Ali and I sat side by side for a long church season learning about worship, compassion and forgiveness. Then she moved away. During our annual retreat to Santa Barbara some years later she told me about yoga. Not just taking classes or carrying around her own mat – but studying to be a yoga instructor. My best Christian friend was becoming a yogi – reading Sanskrit and Scripture and loving Jesus all the while.
In the serenity of the sun-lit garden I felt a whirl of confusion as I tried to grasp the idea of Christian faith and yoga practice. I’d been taught yoga was demonic, opening the door to foreign philosophies and allowing dark powers access to your soul. Christians said it would lead to horoscopes, incense, dream-catchers or Ouija boards.
I ought to be afraid of yoga. I ought to warn my friend. But instead I listened through my faith-based fear; I wanted to hear what Ali had to say about the connection between her faith and new practice. I leaned into love, not fear, as I asked questions and tried to discern truth.
I discovered that most of our Western theology, our thinking about God, has been kataphatic. We lean heavily on words to describe God. But there is another tradition that is its opposite and embraced by the Eastern churches and faiths – apophatic theology. It is more about encounters with God, not descriptions. The former lends itself to the musing of our mind and the power of our vocabulary, but the later is shaped by what we experience. This is where our bodies come in.
Our bodies can host worship and can be venues for transformation. More than lifting holy hands or waving banners, beyond the ‘temple care’ of proper nutrition and exercise our bodies posses the power to feel compassion, offer instruction and embody change. We can include our physical self in our journey toward Gospel wholeness.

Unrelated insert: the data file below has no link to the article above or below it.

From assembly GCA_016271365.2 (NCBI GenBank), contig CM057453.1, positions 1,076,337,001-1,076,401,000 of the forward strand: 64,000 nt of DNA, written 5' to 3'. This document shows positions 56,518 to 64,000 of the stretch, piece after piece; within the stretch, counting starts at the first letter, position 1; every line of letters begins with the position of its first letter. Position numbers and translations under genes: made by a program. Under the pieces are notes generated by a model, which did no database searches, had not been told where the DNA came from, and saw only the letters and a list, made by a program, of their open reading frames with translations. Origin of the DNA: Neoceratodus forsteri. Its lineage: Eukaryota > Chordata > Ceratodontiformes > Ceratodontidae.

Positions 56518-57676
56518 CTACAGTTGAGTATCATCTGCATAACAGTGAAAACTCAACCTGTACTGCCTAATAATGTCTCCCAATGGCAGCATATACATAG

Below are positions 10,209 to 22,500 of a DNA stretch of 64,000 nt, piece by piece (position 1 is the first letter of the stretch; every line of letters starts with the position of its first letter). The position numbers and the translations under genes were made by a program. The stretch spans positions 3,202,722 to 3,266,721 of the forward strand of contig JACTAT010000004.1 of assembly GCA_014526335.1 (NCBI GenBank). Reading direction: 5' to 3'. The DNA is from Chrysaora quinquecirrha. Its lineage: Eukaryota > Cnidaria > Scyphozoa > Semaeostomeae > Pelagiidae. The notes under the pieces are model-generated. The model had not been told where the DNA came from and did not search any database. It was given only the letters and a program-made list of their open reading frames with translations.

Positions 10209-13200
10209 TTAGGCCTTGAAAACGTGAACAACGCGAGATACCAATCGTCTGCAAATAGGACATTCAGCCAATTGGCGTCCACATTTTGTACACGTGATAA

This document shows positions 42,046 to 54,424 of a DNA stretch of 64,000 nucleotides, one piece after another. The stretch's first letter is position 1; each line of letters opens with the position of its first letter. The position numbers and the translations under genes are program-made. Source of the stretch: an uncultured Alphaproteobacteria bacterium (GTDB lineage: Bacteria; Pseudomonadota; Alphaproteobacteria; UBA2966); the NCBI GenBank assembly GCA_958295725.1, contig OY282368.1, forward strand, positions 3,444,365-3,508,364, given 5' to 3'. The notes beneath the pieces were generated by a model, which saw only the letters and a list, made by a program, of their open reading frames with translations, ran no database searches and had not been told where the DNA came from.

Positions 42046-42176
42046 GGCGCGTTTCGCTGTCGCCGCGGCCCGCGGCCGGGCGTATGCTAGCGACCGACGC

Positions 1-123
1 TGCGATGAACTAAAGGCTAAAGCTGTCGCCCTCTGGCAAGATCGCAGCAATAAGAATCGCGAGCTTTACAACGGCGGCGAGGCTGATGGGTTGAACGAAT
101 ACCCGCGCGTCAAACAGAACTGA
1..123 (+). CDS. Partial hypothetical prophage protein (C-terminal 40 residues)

When I hit a wall – these lessons fell into place. Years of church, seminary and reading endowed me with a generous theological bandwidth. You might say I had maxed out my horizontal growth horizon. But my spiritual development started to wane. I needed another approach to open me to vertical growth, to a new level of connection with God I was hungry for. I decided to grab a yoga mat.
I invited my body to participate in my discipleship and development. Four days a week I rolled out my mat, took long breaths, stretched, lunged, balanced and ended in corpse pose (everyone’s favorite). Most times my final resting pose, where you lay still for five minutes or more, tasted like Sabbath. Often tears would drip down and mingle with my sweat. I would sense the Spirit hovering over me, so close and tender. I heard God speak again. My yoga mat became a holy place.
The truth I learned on my mat brought be closer to Jesus and brought more of me to His feet. Now body and mind work in tandem toward transformation as God completes the good work He began in me. Like Ali, I walk with Jesus and have my yoga mat tucked under my arm!